Posts Tagged With: Return to the Camino

Mansilla de las Mulas

My 6 kilometer walk from Reliegos to Mansilla de las Mulas didn’t take very long, even with a limp. It was perfect walking weather:  cool with a breeze, and big, fluffy white clouds sailed in a blue, blue sky.

Almost to Mansilla de las Mulas

Almost to Mansilla de las Mulas

Out in the country I saw this fire burning unattended. It was such an unusual sight for this urban Californian, I had to take a photo.  Way in the background you can see a little fringe of snow on the mountains.

Fire burning in a field, en route to Mansilla de las Mulas

Fire burning in a field, en route to Mansilla de las Mulas

Mansilla still had its medieval walls, and it seemed like it had walled itself off from the 21st century.  The stores on the Plaza Mayor sold fabric and craft supplies, children’s clothing, and toys.  All of them had dusty windows and were closed for siesta. I’m amazed how Spain is largely unspoiled by chain stores or fast food restaurants. Not a Starbucks in sight outside of Madrid!

Tired PIlgrims statue in Mansilla de las Mulas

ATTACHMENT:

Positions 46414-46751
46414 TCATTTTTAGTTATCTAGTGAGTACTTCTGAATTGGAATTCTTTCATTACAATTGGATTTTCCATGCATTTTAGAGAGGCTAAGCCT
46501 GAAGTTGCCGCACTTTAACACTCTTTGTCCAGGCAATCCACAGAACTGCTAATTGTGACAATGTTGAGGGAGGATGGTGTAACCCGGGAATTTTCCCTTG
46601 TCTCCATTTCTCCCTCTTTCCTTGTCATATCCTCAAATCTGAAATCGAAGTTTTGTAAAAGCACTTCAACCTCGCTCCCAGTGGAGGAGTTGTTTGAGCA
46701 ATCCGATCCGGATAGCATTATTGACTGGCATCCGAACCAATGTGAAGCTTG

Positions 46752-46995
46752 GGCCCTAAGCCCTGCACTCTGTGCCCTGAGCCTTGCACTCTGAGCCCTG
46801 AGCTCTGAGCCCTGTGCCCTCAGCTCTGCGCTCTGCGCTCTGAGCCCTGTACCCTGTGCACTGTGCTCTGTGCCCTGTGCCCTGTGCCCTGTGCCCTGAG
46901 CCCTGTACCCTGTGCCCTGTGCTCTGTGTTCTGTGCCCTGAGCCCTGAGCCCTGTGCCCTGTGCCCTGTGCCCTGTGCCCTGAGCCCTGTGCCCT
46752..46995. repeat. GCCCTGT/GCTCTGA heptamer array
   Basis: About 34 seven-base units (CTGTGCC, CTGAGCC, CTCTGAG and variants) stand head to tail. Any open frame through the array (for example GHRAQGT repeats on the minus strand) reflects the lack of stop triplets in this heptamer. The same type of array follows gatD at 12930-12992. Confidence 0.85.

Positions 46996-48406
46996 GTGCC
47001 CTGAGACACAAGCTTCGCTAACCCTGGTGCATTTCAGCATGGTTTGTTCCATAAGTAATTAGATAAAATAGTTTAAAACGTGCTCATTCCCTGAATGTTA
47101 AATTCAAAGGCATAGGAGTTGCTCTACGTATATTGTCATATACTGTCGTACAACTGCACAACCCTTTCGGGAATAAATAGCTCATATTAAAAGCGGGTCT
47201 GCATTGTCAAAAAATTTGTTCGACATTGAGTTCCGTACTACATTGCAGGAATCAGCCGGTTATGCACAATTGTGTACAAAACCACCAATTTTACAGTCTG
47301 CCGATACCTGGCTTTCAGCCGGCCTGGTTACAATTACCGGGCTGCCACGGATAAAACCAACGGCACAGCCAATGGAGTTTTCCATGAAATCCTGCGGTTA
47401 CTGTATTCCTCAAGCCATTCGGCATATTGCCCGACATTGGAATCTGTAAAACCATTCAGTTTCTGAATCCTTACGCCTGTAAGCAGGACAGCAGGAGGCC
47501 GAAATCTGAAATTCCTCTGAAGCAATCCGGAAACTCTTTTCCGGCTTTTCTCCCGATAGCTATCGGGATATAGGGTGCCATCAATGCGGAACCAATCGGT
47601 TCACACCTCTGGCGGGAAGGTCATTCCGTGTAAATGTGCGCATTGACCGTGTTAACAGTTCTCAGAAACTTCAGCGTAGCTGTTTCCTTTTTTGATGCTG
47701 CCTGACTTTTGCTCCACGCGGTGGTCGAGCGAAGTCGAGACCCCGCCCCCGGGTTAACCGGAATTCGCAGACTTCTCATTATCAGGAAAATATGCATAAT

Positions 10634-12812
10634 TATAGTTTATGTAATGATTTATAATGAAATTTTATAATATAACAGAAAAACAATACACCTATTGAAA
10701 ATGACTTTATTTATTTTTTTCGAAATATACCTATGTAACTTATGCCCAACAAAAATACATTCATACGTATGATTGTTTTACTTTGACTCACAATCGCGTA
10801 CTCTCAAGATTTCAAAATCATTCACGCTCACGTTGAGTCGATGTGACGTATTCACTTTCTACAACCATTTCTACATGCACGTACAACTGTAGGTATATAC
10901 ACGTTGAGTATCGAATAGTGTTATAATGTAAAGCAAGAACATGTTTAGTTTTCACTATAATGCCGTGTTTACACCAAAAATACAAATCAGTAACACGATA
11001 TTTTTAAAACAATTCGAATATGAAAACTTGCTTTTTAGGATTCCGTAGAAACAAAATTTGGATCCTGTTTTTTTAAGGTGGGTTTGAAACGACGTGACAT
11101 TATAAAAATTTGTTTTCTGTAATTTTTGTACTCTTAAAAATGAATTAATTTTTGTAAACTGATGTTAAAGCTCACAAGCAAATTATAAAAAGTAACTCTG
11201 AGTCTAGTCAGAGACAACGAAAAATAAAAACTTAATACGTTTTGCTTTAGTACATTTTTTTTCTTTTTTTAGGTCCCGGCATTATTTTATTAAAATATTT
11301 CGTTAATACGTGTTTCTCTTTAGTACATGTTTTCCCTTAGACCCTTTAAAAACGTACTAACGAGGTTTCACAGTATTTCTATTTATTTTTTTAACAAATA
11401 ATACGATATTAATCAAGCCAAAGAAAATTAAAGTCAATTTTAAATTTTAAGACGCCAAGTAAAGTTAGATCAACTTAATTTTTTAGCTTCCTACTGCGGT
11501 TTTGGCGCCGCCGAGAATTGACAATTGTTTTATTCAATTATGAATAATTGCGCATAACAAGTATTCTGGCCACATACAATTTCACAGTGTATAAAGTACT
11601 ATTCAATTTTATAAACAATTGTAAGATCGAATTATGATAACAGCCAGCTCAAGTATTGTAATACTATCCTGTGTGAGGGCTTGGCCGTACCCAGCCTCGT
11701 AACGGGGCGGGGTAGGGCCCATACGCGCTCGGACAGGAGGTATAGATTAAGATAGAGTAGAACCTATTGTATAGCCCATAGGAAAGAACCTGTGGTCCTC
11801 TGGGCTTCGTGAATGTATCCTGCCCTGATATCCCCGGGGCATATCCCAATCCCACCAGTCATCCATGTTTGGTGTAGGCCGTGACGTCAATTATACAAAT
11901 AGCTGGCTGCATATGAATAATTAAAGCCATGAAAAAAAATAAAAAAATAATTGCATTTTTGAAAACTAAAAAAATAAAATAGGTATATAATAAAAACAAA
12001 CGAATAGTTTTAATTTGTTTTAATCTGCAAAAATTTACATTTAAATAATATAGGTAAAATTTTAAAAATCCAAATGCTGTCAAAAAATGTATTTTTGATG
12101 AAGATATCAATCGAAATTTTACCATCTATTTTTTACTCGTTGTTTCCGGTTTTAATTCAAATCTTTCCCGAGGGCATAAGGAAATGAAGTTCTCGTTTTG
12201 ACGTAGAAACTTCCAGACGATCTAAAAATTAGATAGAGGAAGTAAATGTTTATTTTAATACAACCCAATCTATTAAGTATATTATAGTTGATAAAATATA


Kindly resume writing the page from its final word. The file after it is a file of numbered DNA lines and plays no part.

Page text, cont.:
Tired PIlgrims statue in Mansilla de las Mulas

My friend Nancy had recommended a place to stay in Mansilla called Albergeria del Camino.  I’d sent my big pack there from Reliegos that morning. It turned out to be a cute little hotel with just four rooms.   When I walked in the entryway the owner said, “oh you’re the one who belongs to this pack! I didn’t have a reservation for you, but I have one room left!”  He showed it to me and it was so cozy!  He said, “this is the best bed on the Camino!” It was the Spanish version of a Tempurpedic!  I couldn’t resist.   After a soak in my own tub, and blow-drying my hair for the first time in several days, I went downstairs for a late lunch.  The Ensalada Mixta was a cut above the usual pilgrim menu.  I had definitely kicked it up a notch by staying at the Albergeria.

Fancy Ensalada Mixta

Fancy Ensalada Mixta

Javier, the owner, recommended I visit the Provincial Ethnographic Museum of Leon about five minutes across town after lunch.  Wow!  What a fantastic place!  I wish it had more presence on the web so I could post some links.  It was a Smithsonian quality museum about the history and culture of the people of the Province of Leon placed in a former Monastery.  It had three floors of exhibits of all eras of history going back to before the Romans.  Fashion, furniture, photographs, jewelry, traditional farm equipment, looms, spinning wheels, and other artifacts were all arranged by century and theme.